The future of advertising lies in technology and a data-centric approach focused on delivering unique user experiences, and blurring communication lines to deliver uniform brand messages.
Outdoor advertising will continue to be highly impacted by advancements in technology such as digital displays, programmatic trading, augmented reality, artificial intelligence (AI) and interactive experiences. Additionally, the shift towards a data-by-design approach – along the entire value chain – will be a focus area affecting demand, performance, media value and campaign management.
As online media ad spend increases, outdoor advertising must evolve and offer innovative ways of engaging with consumers. Through shared data points, the outdoor ad industry will need to demonstrate how it complements and enhances campaigns on other verticals when purposefully incorporated, and the creative is customised for the channel.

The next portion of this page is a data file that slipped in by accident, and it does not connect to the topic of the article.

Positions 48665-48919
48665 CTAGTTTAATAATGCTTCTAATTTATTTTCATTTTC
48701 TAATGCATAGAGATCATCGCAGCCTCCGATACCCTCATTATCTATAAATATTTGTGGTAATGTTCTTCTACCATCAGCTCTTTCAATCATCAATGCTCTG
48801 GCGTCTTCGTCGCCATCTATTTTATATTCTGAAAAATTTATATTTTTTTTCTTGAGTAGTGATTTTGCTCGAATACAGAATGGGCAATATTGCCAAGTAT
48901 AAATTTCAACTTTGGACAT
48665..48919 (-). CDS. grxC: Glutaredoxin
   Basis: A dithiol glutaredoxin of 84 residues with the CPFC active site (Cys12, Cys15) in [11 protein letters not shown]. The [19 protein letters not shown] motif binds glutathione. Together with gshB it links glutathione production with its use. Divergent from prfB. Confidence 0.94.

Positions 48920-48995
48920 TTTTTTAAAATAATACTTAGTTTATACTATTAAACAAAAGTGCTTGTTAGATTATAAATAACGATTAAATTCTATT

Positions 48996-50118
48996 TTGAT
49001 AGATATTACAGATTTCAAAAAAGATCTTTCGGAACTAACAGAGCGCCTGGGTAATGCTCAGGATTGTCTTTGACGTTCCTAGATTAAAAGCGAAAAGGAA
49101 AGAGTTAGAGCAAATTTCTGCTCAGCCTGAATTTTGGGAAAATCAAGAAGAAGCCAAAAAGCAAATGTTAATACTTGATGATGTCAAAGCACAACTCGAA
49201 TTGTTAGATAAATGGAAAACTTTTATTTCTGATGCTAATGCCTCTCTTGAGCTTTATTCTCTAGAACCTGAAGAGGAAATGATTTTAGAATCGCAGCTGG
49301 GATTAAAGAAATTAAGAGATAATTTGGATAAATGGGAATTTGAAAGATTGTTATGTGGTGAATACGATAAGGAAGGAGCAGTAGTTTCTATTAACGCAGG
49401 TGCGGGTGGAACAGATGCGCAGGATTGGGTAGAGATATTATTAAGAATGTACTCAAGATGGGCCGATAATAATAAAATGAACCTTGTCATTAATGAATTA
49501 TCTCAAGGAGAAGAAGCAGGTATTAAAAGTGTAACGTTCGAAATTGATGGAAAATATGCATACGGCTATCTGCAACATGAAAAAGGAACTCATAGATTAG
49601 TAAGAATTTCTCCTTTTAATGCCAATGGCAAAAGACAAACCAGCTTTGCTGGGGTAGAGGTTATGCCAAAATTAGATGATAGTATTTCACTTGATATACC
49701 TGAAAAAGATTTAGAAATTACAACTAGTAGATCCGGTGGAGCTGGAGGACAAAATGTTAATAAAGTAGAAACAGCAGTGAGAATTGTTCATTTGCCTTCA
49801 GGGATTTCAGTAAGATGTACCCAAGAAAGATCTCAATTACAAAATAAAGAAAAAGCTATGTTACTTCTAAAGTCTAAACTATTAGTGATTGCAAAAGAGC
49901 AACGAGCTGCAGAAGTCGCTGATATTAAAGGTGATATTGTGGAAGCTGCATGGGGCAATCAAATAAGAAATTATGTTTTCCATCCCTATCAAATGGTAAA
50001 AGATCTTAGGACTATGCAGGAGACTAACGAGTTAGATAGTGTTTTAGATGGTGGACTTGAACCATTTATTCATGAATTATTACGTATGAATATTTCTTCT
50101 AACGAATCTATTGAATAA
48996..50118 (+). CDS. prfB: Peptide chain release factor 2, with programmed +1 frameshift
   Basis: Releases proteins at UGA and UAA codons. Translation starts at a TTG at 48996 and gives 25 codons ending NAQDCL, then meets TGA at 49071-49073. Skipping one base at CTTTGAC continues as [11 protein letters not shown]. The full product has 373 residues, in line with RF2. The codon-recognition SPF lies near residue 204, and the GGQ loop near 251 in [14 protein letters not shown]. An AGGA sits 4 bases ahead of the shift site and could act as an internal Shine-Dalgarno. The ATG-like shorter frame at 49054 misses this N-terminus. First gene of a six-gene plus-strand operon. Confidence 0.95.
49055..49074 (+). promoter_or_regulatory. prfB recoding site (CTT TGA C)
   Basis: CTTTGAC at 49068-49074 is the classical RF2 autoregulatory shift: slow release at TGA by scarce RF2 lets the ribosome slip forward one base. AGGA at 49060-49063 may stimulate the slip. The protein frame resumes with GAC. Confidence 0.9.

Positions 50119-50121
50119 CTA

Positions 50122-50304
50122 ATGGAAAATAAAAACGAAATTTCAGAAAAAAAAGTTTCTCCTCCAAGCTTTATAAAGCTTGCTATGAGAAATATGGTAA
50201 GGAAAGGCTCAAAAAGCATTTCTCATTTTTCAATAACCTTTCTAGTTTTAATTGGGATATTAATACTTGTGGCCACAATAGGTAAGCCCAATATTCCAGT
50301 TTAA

Media agencies and brands have increased demands for targeted advertising, improved measurement and post-campaign reporting – all areas where data and technology unlock value and maintain relevance for outdoor within the media mix.
Exciting times lie ahead, as the industry is primed for tremendous growth by leveraging several focal areas that have helped it to withstand the past three years of turbulent trading.
Most of the trends that will dominate the outdoor ad industry in the next decade have already begun, but it will take time to implement and enjoy market-wide adoption to deliver better outcomes for advertisers.
Delivering seamless stories